Newt Knight was clearly someone with a bucketload of charisma. His power inspired men to fight to the death against their own nation. McConaughey radiates charisma in this role. He is masterful and yet intimate. I'd follow this Newt Knight into battle and feel proud to do so.

"Free State of Jones" is receiving negative reviews. It's easy to see why. There is something in this film to anger multiple grievance mongers.

First, race hustlers will hate this movie. Race hustlers want the official story to be that all whites are supremacists and all blacks are heroic. A film that depicts a white man who worked for black rights is taboo. Race hustlers anathematized "Mississippi Burning" and "The Help" for the same reason. Such a shame that the race hustlers' ideological blindfolds make it impossible for them to appreciate great art.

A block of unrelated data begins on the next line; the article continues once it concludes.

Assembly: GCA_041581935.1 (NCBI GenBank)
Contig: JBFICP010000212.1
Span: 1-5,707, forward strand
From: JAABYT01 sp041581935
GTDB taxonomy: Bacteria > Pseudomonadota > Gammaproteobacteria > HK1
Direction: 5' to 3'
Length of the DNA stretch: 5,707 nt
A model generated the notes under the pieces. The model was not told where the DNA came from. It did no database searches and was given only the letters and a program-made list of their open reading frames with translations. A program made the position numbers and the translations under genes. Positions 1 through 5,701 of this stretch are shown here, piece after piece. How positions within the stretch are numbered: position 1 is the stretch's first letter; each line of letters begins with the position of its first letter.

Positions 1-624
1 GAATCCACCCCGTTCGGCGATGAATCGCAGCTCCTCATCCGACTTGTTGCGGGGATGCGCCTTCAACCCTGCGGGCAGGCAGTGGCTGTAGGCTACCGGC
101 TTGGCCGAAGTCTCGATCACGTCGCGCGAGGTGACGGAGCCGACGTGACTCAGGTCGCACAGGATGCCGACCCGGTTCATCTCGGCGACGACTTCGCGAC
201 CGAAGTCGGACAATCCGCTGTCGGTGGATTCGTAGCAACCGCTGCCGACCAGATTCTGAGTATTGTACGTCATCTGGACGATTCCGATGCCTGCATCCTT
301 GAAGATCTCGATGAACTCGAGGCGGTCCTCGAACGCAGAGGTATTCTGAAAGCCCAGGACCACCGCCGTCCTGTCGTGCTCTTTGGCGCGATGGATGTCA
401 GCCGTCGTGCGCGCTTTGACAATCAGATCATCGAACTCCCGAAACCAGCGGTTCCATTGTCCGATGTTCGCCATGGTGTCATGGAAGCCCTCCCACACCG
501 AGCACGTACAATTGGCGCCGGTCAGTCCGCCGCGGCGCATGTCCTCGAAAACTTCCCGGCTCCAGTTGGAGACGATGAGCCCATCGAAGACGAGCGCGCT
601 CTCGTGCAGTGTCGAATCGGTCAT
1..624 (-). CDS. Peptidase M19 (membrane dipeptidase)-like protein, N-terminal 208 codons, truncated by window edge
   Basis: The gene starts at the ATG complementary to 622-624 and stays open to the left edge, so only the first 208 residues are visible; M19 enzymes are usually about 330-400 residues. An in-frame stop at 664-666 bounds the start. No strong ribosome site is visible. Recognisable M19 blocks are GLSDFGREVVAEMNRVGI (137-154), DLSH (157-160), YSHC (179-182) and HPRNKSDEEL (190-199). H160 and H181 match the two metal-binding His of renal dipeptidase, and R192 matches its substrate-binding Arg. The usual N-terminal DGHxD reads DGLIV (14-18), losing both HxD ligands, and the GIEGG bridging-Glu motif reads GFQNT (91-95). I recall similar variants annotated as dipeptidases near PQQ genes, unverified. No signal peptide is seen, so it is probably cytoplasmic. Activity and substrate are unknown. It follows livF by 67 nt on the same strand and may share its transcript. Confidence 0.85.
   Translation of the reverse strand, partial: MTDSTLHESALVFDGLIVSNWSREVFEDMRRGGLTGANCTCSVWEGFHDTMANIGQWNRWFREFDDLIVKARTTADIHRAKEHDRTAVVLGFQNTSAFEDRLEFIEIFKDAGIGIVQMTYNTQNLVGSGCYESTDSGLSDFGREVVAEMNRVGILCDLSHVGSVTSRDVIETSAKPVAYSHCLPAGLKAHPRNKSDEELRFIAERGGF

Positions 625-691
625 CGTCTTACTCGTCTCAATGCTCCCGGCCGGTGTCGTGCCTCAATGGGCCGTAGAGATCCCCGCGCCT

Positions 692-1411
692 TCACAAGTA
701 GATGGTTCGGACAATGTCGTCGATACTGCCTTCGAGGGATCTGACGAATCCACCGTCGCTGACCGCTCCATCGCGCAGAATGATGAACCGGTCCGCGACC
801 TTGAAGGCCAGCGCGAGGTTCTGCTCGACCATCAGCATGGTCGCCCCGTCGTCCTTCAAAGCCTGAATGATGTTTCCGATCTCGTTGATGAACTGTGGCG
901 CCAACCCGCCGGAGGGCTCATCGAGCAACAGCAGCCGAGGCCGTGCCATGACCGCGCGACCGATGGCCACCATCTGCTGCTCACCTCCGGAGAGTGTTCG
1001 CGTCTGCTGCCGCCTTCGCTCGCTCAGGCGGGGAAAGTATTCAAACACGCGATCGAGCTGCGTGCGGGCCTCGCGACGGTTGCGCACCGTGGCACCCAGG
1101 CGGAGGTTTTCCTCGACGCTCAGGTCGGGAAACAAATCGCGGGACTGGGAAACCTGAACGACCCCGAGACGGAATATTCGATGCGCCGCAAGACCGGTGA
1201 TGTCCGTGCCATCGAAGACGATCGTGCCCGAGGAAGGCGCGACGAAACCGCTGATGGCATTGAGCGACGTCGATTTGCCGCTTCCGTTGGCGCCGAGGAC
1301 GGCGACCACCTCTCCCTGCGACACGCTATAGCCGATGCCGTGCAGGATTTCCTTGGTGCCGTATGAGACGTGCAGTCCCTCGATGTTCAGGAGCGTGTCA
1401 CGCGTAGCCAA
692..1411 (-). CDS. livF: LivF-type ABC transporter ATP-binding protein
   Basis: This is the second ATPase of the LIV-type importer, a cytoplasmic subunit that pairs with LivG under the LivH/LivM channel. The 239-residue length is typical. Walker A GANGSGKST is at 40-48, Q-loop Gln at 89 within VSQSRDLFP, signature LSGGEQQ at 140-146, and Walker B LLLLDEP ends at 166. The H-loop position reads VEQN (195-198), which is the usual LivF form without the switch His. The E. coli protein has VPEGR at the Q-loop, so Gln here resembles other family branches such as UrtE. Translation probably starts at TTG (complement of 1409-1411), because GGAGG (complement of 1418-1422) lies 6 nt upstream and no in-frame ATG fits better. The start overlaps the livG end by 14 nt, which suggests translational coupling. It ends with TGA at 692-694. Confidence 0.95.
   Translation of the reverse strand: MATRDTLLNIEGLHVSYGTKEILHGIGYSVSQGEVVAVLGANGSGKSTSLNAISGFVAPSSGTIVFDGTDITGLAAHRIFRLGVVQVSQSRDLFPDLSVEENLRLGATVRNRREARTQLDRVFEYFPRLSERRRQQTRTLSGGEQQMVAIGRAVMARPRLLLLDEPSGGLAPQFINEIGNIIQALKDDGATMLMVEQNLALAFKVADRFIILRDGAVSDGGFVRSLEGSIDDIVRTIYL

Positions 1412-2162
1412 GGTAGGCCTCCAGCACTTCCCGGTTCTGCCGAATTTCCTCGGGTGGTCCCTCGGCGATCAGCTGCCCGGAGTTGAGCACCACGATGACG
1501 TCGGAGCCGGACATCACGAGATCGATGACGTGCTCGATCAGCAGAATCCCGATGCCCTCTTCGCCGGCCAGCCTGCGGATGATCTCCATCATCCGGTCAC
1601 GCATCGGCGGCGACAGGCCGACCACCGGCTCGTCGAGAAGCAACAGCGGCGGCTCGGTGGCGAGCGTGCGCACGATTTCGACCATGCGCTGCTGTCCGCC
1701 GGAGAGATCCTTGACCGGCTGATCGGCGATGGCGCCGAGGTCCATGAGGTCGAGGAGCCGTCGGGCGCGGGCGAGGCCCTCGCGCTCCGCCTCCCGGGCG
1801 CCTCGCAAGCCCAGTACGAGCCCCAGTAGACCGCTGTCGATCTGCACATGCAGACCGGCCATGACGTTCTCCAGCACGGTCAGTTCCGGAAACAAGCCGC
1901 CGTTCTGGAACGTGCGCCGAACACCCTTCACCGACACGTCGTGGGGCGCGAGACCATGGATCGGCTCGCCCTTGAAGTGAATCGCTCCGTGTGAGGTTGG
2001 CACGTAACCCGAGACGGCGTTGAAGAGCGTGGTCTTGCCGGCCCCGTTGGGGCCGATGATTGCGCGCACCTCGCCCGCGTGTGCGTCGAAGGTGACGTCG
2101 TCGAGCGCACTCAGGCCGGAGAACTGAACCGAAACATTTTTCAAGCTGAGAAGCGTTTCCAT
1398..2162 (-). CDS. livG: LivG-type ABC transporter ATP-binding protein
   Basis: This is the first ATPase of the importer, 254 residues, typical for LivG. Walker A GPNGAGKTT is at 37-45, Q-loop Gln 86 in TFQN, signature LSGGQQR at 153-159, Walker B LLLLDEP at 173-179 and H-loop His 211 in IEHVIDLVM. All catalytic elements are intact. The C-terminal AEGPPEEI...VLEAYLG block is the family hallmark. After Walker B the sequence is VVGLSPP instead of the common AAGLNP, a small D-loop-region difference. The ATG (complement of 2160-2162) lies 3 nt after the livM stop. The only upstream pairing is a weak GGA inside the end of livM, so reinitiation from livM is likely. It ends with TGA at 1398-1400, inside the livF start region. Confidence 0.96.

Liberals might hate this film for a couple of other reasons. I don't know if I've seen a movie where almost every scene hinges on how guns are used. Almost everyone is armed, and uses those weapons to keep breathing and to settle disputes. Even little girls have guns and use them heroically. Second amendment fans may love this film. It depicts what they dream of: oppressed citizenry taking up arms to defeat their own government.

In addition to clinging to their guns, these rebels cling to their God and their Bibles. This is one of the most religious American films I've seen in a while. It's an historical fact that Newt Knight was a devoutly religious Primitive Baptist – he didn't drink, for example. The film drives home Knight's Christianity. He is shown in a long scene using a quill to record a birth in his Bible. In one heartbreaking scene, a slave who has been sexually molested survives psychologically by reciting verses from Genesis. "Free State of Jones" practices a muscular Christianity. One eye-for-an-eye scene takes place in a church.